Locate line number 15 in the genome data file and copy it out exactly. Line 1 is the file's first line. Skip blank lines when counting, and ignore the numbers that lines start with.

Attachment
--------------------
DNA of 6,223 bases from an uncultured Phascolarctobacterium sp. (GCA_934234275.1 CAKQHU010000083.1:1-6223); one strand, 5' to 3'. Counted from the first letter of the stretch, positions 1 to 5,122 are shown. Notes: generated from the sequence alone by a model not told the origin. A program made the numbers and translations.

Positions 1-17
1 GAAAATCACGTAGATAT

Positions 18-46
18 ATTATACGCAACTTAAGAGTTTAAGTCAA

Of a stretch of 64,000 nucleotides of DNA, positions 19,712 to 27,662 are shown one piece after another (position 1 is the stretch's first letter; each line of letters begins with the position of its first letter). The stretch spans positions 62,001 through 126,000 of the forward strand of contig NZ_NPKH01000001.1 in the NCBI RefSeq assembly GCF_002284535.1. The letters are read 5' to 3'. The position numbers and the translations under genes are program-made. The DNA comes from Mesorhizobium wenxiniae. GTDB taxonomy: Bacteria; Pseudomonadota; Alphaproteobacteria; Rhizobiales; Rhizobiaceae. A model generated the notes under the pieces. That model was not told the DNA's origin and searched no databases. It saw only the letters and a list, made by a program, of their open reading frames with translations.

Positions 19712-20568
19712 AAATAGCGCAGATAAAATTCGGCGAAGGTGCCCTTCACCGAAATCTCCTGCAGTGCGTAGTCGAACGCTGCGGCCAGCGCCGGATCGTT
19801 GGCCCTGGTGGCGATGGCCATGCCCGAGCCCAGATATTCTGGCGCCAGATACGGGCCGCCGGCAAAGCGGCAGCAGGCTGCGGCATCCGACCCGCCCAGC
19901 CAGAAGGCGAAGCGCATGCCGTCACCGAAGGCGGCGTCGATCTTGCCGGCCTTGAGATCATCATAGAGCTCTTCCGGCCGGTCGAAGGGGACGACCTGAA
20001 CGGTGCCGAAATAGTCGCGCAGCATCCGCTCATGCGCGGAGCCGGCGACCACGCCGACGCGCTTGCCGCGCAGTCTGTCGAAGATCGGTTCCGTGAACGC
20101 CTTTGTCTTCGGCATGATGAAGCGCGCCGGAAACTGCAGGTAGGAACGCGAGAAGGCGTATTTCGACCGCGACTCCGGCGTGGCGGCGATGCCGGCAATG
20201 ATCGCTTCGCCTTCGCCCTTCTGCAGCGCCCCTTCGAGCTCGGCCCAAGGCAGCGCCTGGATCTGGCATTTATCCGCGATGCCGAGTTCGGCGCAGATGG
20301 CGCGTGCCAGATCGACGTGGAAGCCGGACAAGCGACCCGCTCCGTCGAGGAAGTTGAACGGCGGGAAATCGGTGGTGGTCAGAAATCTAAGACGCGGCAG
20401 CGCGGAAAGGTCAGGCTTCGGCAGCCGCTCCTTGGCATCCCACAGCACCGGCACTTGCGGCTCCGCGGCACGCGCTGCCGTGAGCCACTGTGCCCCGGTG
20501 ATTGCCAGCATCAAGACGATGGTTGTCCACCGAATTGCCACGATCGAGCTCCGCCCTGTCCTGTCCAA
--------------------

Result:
20401 CGCGGAAAGGTCAGGCTTCGGCAGCCGCTCCTTGGCATCCCACAGCACCGGCACTTGCGGCTCCGCGGCACGCGCTGCCGTGAGCCACTGTGCCCCGGTG